It started with an observation on a golf course. Mike McQuade saw a fuel manager from a large trucking company looking at his smart phone between shots.
“You must get a lot of e-mails,” said McQuade, co-founder of Zonar. It turns out the fuel manager was monitoring diesel prices. If they dropped a few pennies per gallon he was ready to lock in a fuel contract and save the company more than $100,000.
“How much fuel do you use?” McQuade asked in disbelief. “About $8,000 per truck per month,” replied the fuel manager.
“We barely have to move the needle to save that guy a lot of money,” McQuade remembers thinking.
Zonar, based in Seattle, develops mobile software applications for fleets. A couple weeks later, McQuade called the fuel manager with an idea that could save significant amounts of fuel.
“Would you be willing to work with us?” he asked. “We have data engineers that are great at collecting and doing big data analytics, but we need some real-world operators.”
“If you want to take a stab at it, I’ll help you,” the fuel manager said.
This conversation happened about 18 months ago.
Zonar has approximately 300,000 telematics devices installed in vehicles, the majority of which are construction vehicles and buses. In these markets, fuel-saving applications are less in demand than applications for vehicle safety and maintenance.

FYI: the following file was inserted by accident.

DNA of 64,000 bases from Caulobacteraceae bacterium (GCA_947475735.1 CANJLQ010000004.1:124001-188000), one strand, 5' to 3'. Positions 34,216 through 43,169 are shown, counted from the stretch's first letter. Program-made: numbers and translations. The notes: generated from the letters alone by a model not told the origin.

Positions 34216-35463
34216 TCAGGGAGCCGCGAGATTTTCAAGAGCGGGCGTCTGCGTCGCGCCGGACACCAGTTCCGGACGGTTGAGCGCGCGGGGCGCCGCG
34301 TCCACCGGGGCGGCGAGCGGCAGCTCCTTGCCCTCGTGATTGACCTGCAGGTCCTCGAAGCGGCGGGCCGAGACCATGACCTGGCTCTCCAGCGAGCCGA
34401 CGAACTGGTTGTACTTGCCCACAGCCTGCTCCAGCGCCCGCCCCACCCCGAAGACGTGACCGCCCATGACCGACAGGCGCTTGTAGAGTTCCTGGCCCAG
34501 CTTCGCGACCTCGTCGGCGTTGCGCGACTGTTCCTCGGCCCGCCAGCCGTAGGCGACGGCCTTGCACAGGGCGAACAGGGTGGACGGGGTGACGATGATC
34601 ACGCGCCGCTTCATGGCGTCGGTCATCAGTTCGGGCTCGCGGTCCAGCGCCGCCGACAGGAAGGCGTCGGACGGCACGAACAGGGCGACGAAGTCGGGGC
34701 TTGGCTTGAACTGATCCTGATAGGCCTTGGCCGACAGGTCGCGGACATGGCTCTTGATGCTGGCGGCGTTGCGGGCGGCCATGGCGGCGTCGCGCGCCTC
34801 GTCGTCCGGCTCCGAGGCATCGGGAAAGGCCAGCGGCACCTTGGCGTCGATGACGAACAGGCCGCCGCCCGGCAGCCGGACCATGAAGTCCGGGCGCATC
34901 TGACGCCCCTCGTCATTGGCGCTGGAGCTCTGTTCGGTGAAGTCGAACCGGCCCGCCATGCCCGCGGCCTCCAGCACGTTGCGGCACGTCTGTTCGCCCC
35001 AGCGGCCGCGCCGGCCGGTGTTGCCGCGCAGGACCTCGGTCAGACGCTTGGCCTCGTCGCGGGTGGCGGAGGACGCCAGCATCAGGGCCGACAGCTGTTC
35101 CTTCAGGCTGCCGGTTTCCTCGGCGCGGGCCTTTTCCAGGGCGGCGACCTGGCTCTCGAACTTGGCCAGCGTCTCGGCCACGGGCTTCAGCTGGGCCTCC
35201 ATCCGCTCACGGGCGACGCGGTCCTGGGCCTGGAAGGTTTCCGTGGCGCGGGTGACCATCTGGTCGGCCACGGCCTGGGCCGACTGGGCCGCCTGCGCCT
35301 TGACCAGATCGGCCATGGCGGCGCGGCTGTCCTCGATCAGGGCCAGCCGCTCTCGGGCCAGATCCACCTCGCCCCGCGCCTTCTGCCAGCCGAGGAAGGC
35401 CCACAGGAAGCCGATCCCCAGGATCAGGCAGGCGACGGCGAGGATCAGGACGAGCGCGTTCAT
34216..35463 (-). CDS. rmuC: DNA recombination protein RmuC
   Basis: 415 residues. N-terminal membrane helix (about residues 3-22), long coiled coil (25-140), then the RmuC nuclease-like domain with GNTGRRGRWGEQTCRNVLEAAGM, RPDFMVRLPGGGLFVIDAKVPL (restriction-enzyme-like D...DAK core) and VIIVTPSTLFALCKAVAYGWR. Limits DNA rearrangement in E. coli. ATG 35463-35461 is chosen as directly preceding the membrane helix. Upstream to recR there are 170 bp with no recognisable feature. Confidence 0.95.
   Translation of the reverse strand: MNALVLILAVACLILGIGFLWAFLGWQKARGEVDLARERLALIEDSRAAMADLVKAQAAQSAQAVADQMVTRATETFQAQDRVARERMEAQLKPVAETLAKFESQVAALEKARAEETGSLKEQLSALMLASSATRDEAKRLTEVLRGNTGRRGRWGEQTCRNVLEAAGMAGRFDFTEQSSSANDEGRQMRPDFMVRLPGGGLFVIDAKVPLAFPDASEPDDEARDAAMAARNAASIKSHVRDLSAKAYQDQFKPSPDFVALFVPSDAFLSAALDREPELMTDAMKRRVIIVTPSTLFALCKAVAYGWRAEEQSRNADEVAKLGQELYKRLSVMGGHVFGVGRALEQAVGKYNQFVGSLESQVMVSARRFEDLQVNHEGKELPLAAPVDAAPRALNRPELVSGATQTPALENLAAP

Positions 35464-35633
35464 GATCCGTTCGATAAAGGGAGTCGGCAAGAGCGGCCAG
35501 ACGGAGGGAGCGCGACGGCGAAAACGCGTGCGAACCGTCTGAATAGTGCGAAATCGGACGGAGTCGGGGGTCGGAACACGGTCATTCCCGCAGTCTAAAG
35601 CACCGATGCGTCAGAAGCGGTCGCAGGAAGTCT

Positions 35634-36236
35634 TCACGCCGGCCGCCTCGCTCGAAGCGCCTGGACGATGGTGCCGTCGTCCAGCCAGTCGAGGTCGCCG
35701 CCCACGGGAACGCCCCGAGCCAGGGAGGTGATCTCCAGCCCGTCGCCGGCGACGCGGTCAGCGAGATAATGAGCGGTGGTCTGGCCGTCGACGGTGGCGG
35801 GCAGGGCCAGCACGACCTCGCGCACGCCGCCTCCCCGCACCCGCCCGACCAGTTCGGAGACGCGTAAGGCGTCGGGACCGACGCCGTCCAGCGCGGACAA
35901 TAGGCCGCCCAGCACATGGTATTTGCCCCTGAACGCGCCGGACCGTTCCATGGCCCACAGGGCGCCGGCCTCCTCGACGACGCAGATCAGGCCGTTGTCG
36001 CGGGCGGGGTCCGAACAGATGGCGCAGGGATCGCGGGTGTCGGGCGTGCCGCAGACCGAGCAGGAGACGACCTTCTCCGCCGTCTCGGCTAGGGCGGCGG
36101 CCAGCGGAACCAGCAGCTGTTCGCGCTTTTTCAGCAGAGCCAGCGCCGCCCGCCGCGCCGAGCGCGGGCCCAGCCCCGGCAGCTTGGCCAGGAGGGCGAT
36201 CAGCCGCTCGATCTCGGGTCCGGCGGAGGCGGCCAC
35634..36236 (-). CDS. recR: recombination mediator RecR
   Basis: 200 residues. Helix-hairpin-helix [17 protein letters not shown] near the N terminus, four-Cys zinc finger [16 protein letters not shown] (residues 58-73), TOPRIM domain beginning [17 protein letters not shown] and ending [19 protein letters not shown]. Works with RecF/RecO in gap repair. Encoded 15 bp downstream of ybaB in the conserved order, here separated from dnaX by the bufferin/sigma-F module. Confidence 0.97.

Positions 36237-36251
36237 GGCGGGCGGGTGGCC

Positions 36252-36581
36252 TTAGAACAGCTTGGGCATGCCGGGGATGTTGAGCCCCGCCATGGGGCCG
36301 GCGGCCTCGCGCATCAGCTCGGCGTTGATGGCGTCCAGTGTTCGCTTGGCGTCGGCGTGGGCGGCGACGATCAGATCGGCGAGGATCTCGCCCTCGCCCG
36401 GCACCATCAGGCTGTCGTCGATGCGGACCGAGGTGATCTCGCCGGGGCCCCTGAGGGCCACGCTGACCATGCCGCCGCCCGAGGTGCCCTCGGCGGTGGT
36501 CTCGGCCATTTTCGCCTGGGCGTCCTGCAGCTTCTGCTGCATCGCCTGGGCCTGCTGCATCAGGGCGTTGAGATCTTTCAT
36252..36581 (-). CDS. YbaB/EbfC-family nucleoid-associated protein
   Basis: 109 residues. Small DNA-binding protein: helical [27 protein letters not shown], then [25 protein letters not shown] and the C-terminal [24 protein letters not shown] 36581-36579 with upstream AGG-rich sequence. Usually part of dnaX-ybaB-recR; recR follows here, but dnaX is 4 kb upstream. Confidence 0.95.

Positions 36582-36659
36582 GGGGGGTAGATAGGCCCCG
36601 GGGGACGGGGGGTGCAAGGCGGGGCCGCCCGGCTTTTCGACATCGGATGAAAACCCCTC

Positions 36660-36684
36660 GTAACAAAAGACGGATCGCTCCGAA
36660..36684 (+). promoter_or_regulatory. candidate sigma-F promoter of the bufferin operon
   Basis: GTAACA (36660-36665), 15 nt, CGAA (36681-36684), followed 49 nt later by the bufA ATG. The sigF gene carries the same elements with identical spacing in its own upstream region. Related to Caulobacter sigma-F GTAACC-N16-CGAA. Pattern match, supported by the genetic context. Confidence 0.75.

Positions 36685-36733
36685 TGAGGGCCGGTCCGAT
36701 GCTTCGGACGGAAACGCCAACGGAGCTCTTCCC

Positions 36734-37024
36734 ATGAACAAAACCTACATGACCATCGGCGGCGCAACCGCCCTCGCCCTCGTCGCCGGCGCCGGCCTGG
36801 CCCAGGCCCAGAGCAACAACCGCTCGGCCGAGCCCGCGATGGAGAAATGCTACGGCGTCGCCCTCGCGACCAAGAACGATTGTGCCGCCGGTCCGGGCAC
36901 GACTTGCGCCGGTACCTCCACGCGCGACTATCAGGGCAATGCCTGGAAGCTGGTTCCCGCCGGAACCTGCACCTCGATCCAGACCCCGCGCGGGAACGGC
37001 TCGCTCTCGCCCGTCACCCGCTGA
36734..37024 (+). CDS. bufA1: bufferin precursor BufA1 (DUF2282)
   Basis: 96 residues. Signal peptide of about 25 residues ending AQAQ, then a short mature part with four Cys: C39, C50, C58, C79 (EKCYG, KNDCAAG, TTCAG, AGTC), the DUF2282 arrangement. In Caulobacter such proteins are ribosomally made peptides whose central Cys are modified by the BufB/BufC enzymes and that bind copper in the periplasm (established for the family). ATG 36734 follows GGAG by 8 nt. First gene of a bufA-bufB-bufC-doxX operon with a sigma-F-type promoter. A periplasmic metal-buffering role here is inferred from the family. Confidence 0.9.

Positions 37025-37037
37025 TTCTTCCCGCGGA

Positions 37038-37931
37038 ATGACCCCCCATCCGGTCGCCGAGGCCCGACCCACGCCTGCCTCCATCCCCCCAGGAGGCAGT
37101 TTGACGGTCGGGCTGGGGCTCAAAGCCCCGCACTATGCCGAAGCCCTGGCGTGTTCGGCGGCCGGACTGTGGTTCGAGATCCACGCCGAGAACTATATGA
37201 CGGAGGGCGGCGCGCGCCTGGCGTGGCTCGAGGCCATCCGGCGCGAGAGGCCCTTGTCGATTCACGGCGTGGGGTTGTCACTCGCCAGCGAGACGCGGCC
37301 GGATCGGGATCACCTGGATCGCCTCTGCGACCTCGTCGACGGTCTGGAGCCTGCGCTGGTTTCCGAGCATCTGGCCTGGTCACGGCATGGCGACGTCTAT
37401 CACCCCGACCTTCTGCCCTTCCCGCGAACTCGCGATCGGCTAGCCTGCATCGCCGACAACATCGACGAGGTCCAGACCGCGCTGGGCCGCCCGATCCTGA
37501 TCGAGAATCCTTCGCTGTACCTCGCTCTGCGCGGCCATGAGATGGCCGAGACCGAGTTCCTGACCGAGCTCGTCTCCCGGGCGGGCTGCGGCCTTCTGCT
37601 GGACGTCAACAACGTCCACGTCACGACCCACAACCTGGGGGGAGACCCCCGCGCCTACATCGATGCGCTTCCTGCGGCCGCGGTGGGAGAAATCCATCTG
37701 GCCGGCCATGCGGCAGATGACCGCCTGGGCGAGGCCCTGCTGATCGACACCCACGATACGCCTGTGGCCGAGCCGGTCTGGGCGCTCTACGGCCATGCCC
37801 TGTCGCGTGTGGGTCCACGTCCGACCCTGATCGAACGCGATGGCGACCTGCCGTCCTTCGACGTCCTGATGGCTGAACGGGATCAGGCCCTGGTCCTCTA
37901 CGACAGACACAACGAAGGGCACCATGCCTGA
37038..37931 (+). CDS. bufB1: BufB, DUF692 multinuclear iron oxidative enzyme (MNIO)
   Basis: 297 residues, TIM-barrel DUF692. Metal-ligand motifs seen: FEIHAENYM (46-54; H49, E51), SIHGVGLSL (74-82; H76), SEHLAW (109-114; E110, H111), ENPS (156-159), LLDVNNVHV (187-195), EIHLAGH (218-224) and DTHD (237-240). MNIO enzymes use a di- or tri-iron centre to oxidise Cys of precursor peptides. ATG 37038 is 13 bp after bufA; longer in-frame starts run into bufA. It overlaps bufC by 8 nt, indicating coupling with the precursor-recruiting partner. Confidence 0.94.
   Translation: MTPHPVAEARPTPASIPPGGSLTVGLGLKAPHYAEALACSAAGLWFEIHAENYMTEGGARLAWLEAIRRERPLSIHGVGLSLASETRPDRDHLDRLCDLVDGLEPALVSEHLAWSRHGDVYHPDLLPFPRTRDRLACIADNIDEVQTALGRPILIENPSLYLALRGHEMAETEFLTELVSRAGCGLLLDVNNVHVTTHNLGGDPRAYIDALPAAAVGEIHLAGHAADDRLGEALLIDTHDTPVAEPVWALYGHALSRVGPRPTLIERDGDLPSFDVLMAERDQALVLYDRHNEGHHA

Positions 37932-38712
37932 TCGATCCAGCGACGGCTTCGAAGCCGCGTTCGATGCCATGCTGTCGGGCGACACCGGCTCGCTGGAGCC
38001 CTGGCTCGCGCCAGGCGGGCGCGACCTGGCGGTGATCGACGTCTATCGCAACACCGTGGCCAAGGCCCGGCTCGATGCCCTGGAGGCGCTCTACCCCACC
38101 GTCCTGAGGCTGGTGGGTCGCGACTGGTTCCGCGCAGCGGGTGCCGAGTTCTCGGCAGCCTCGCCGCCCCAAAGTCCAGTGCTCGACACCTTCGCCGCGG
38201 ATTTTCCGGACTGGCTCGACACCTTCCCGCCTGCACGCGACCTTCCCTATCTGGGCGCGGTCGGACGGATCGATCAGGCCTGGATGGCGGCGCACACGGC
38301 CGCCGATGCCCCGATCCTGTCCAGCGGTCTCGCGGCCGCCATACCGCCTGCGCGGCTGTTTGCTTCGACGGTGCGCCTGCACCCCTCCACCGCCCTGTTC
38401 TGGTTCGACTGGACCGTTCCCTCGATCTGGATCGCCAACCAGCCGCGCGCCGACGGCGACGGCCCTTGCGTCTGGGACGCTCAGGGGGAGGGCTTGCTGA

In the heavy-duty truck market, Zonar is a major player in “connected vehicle” technology. The company has more than 85,000 telematics units in vehicles from Daimler Trucks North America (DTNA). Zonar’s hardware and cloud computing platform powers DTNA’s Virtual Technician remote diagnostics and Visibility telematics offerings.
With an exclusive telematics relationship with the world’s largest truck manufacturer, Zonar has taken a deep dive into the data from advanced engines and vehicles. Zonar has modified its cloud computing platform to collect and process a lot of information, McQuade says.
“It’s crazy the amount of data we have,” he says.
With feedback and validation coming from the fuel manager he met on the golf course, McQuade led the development of ZFuel, a new application that analyzes and visualizes complex data to help fleet operators and drivers improve fuel efficiency.
From the start, the product was focused on how to maximize the 30 percent of fuel economy that is under direct control of the driver.
A common management approach is to focus on drivers who rank at the bottom of an mpg report. At the bottom, a fleet manager might see a driver with a 6.5 mpg average for the week, and at the top a driver with 8.4 mpg.
What the mpg report does not show is the driver with 6.5 mpg was pulling heavy loads in the Rockies. All things considered, the driver might actually be the top performer. Further analysis is needed to see the driver used cruise control 85 percent of the time, stayed below the fleet’s top speed setting, was in the right gear 98 percent of the time, and only idled the engine for one hour that week. In other words, the driver was nearly perfect.
ZFuel does all of this detailed analysis instantly. Drivers are given a fuel efficiency score that shows how well they performed under the circumstances. A fleet manager can see, for instance, that the driver with 8.4 mpg pulled lighter loads across flat lands, never used his cruise control, averaged 2.4 mph over the fleet’s top speed limit, and stayed outside the sweet spot for RPMs the majority of the time.